The week in industry: Drug screening platform wins ELRIG’s Prize for Innovation in Drug Discovery
This week: Cystic fibrosis drug approved for children aged 6–12 months in the EU, US patent issued for a method of treating demyelinating diseases and collaboration announced to advance immune-inflammatory pathway treatments
This week's industry news:
Drug screening platform wins ELRIG’s Prize for Innovation in Drug Discovery
Presented at their flagship conference – Drug Discovery 2019 (5–6 November 2019; Liverpool, UK) – ELRIG awarded their Prize for Innovation in Drug Discovery to ScreenIn3D (Glasgow, UK). The company were chosen for this for their microfluidic and 3D cell culture technology, which allows scientists to study the effects of drugs or drug combinations in cells and tissues, and drive forward drug development.
"We are delighted to have received this important innovation prize that recognizes the groundbreaking screening services that we are able to provide to help drug developers validate the effectiveness of their compounds,” commented CSO of ScreenIn3D, Michele Zagnoni. "Combining the latest advances in microfluidics and 3D culture in a unique screening platform, the service we provide has already shown real benefits to organization developing improved anticancer drug treatments, helping them to accelerate the introduction of personalized medicine solutions for this important area".
Cystic fibrosis drug approved for children aged 6–12 months in the EU
The European Commission has extended the approval status of KALYDECO®, a cystic fibrosis (CF) treatment from Vertex Pharmaceuticals (London, UK), to included infants with CF aged 6–12 months. As well as being within this age range, the infants must also weigh more then 5kg and have at least one of nine CFTR gene mutations. This extension comes after results from a Phase III open label study, which showed a similar safety profile in children within this age range as with those who have been previously approved for this treatment.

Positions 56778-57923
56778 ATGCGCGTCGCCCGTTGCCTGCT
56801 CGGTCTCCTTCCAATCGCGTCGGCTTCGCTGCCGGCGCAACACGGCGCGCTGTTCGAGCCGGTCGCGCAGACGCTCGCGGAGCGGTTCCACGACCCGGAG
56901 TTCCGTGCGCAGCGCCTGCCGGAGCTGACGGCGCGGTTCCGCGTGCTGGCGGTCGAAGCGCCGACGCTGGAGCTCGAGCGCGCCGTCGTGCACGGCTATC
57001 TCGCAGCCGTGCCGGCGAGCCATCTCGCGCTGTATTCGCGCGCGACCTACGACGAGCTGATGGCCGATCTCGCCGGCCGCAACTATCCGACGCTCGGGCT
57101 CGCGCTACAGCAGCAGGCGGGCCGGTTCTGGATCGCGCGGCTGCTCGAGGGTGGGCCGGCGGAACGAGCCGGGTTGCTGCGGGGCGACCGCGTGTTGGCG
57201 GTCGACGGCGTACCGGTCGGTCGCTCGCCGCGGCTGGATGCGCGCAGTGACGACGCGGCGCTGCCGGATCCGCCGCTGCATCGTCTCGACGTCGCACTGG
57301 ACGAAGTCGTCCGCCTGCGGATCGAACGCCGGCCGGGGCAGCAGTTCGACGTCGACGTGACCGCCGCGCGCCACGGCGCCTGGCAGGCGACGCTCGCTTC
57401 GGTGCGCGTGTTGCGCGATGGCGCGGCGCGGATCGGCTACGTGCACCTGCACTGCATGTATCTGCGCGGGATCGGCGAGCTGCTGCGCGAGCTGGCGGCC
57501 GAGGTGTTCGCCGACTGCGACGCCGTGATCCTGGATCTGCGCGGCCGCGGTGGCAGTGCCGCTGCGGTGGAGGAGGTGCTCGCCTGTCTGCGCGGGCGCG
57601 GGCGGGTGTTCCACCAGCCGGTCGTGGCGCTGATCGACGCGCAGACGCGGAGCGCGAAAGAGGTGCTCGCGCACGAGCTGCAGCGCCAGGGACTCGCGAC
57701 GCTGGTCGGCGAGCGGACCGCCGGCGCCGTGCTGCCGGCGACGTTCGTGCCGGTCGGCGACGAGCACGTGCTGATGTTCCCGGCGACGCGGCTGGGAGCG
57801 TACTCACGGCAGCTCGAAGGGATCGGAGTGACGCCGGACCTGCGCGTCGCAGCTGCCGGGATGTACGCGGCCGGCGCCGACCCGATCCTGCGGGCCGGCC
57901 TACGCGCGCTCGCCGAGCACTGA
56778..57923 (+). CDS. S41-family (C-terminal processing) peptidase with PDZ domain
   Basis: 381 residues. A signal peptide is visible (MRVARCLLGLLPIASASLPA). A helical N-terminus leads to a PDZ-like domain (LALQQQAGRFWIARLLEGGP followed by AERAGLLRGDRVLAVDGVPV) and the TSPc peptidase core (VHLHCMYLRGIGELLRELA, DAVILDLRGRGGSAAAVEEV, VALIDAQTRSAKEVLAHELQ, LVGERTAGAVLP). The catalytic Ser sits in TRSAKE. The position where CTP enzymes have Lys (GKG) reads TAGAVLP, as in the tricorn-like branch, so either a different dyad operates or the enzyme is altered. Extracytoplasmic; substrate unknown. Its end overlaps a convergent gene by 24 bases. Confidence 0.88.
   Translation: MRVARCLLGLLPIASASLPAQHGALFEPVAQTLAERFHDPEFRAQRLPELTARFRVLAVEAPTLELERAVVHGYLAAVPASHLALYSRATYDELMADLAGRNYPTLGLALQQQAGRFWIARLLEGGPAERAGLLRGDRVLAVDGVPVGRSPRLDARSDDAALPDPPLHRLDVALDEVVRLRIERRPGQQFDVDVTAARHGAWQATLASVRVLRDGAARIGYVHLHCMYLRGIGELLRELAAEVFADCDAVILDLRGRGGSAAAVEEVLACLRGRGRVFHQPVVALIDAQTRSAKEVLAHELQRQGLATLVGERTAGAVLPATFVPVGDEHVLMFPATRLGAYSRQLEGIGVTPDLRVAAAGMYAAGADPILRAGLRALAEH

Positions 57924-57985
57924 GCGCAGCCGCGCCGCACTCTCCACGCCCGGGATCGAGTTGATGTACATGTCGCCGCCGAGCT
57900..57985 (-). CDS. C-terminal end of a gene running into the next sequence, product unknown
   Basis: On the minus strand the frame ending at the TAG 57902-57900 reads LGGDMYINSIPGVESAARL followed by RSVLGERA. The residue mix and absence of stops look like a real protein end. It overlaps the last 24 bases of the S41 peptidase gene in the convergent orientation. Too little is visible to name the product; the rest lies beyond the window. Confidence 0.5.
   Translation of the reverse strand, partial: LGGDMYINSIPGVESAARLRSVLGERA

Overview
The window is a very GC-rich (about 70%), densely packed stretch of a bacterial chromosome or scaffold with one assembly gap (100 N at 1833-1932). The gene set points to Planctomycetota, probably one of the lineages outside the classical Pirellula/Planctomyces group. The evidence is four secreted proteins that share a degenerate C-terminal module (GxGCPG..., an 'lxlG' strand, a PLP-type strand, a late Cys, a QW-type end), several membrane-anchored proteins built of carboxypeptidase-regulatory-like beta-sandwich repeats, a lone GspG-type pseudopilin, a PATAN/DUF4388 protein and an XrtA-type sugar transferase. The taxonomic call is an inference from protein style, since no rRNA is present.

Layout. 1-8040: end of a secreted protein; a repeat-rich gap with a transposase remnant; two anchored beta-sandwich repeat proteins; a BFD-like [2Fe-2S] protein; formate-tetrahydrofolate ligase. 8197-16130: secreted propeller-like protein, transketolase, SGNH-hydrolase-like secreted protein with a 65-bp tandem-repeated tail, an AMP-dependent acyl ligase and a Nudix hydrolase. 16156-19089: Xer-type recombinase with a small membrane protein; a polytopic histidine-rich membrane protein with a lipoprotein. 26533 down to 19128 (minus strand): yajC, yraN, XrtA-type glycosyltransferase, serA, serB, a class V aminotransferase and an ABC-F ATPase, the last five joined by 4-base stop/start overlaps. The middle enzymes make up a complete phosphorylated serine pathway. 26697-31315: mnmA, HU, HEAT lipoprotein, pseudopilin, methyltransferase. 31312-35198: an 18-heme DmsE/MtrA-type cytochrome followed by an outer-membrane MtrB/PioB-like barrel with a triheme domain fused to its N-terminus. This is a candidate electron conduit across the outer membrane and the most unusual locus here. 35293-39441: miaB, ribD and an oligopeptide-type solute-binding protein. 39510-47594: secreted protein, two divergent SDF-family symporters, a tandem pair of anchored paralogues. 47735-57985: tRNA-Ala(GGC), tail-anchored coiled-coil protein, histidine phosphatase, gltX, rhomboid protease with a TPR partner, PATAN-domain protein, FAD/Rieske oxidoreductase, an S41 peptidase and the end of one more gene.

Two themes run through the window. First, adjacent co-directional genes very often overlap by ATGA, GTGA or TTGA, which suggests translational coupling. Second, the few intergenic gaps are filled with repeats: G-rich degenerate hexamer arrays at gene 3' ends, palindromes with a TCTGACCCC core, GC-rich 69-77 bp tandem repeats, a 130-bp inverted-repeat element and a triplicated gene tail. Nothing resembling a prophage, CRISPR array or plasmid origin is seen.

“Today’s approval is another milestone in our commitment to treat all people with CF as early in life as possible, given manifestations of CF are often present at birth,” commented Reshma Kewalramani, Executive VP and CMO at Vertex. “For the first time, children with CF in Europe as young as 6 months with certain mutations now have access to a medicine that treats the underlying cause of their disease.”
US patent issued for method of treating demyelinating diseases
MetP® Pharma (Emmetten, Switzerland) has been issued a patent protecting their method of treating demyelinating diseases, such as multiple sclerosis and ALS, amongst other diseases in which neuroinflammation is implicated. This method combines the treatment of a steroid hormone with a Hedgehog signaling pathway modulator, which can promote neural repair by driving remyelination. The patent issued is valid until 2039.
“Most medications used to treat MS are generally ineffective in progressive forms that are characterized by a chronic demyelination of axons. This new method can tremendously boost the remyelination of abnormal axons and therefore may help to treat demyelinating diseases with high-unmet need better such as MS and ALS. We are excited to add this highly relevant method to our portfolio of granted patents,” commented Claudia Mattern, CSO, Met Pharma.
Collaboration to advance immune-inflammatory pathway treatments
In a 2-year agreement, Servir (Suresnes, France) and UCL (London, UK) will collaborate to investigate pathways that are pathologically altered in people with lupus, systemic sclerosis and other immune-inflammatory diseases, to advance the development of novel treatment approaches for these conditions. As part of this, Servir have agreed to share their knowledge and research to aid two UCL-led projects.
“Collaboration with academia is one of the main levers of our strategy to contribute to research to accelerate the discovery and development of innovative treatments for patients. The UCL team we are working with have considerable expertise in both lupus and systemic sclerosis, and they are based at one of the top institutions for medical and health research globally,” commented Claude Bertrand, Executive VP Research & Development at Servier.